Masculine nouns such as ‘salesman’ and ‘mankind’ should be replaced by ‘salesperson’ and ‘humankind’.
Use of ‘he’, ‘his’ or ‘him’ as a generic pronoun should also be avoided. Instead, use ‘the person’ or ‘his or her’, ‘she/he’ and ‘her/him’, alternating the order of the male and female pronouns to indicate there is no preference for either. If possible, re-write the sentence so that it does not require the pronoun.
Please note: ‘their’ should not be used in place of he/she or his/her because it is grammatically incorrect; ‘their’ indicates a group of people, not an individual.
Every student must submit copies of the assignment to their lecturer.
Every student must submit copies of the assignment to his/her lecturer.
Marital status has the potential to be sexist, as ‘Mr’ does not indicate whether a man is married or not, but ‘Mrs’ and ‘Miss’ differentiate between a married and single woman. Instead of ‘Mrs/Miss’, use Ms.
Use of ‘husband’ or ‘wife’ also fails to acknowledge the presence of same-sex partnerships (and heterosexual couples not legally related through marriage) in the community, so it is more inclusive to use partner or spouse, which does not specify whether the relationship is between a male and female.
People’s preferences for alternative relationships to heterosexual partnerships must be acknowledged with respect. Previously, words such as queer and homosexual had negative connotations in society, but the use of ‘queer’ within the gay, lesbian, bisexual, transgender, transsexual, intersex, queer and questioning communities has recently gained popularity as a way for people to identify as being of diverse sexuality. However, this term should only be used by people who identify as queer themselves. Acceptable terms for people who do not identify as queer include:
- gay man
- bisexual man/bisexual woman
- transsexual person
- transgender person
Only use these terms if it is absolutely necessary to specify a person’s/group of people’s sexual orientation. Otherwise it is not relevant. If unsure, ask the person/group being discussed as to how they would prefer to be referred to.
Persons with disabilities
Historically, the language used to describe persons with disabilities has focused on the disability itself and not on the individuals and their abilities. This has led to the use of disparaging labels, stereotyping and depersonalisation, further entrenching the social and economic disadvantage that persons with a disability are subject to.
When persons with disabilities are mentioned it is important to describe the disability as secondary to their individuality and humanity. That is why we say ‘person with a disability’—by doing this we don’t define a person by the disability they experience, as do the terms ‘blind person’, ‘the deaf’, or ‘handicapped’.
It is also important to avoid stereotyping persons with disabilities as helpless, suffering or victims, (e.g. wheelchair-bound or AIDS sufferer) as they do not wish to be seen as such. Persons with disabilities would rather focus on what they are able to do.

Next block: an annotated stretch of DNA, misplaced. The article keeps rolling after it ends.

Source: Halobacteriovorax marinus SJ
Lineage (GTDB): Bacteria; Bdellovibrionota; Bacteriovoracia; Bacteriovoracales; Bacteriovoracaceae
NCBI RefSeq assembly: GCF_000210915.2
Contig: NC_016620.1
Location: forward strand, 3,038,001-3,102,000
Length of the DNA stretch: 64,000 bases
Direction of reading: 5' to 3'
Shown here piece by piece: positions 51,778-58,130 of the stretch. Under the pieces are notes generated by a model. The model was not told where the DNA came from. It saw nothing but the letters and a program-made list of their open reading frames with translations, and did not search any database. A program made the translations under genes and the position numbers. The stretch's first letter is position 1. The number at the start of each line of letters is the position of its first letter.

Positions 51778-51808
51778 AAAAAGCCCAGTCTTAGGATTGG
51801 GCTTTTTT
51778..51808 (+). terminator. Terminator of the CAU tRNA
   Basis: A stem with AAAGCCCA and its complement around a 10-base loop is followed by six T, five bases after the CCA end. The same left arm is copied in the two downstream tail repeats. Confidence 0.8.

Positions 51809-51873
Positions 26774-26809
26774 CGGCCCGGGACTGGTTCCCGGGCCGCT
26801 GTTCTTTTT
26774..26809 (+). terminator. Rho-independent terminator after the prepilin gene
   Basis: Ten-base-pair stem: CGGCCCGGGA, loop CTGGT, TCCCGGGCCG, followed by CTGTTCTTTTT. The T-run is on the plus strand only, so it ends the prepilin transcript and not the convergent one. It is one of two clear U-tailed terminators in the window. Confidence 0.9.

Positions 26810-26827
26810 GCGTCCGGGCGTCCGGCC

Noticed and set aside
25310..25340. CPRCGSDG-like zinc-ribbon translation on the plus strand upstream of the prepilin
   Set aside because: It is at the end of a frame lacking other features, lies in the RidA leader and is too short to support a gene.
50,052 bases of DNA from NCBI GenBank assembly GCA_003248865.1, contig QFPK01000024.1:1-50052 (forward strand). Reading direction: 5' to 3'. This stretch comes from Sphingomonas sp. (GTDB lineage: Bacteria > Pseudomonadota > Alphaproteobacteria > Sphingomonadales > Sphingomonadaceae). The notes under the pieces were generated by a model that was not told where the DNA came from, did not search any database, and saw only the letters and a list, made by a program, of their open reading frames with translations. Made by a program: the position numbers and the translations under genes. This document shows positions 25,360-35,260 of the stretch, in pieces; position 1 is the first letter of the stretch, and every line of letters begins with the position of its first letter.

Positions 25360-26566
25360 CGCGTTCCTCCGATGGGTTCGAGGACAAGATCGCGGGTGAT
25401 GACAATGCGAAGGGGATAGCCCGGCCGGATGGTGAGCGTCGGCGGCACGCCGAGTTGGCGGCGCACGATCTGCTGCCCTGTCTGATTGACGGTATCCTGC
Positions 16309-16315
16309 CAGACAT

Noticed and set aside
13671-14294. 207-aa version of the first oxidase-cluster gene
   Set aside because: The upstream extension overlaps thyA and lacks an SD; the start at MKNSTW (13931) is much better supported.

The following is a list of exclusive and inclusive ways in which to describe persons with disabilities. If unsure, ask the person being discussed how they would prefer to be referred to.
Exclusive Inclusive The disabled/handicapped/physically challenged/incapacitated/special needs Persons with disabilities, people/staff/students with disabilities The blind or visually impaired People who are blind, people with visual impairments The deaf or hearing impaired People who are deaf, people who are hard of hearing Epileptic Person with epilepsy Wheelchair-bound/confined to a wheelchair Person who uses a wheelchair, wheelchair user Mentally handicapped, retarded, simple Person with an intellectual disability, person with learning difficulties Victim of AIDS, AIDS sufferer Person living with AIDS Spastic A person with cerebral palsy Mental, crazy, psycho A person with a mental illness Normal, able bodied People without a disability Disabled toilets/parking/lifts Access toilets/parking/lifts
If it is necessary to discuss the age of a person or group, it is important to avoid stereotyping certain age groups as more or less able: e.g. ‘teenagers are lazy’ or ‘old people are slow’. ‘Older’ and ‘younger’ are relative terms (unless you are providing context, e.g.‘older than 30’ or ‘younger than 18’). These relative terms are neutral so they lack meaning, but are unlikely to cause offense. Labels such as ‘kids’, ‘girls’ and ‘boys’, should be reserved for people under the age of 13.
Avoid using gender-specific terms for occupations: e.g. police officer not policeman.
The Australian Bureau of Statistics has released a second edition of the Australian standard classification of occupations that lists gender-free role titles. Refer pages 671–696.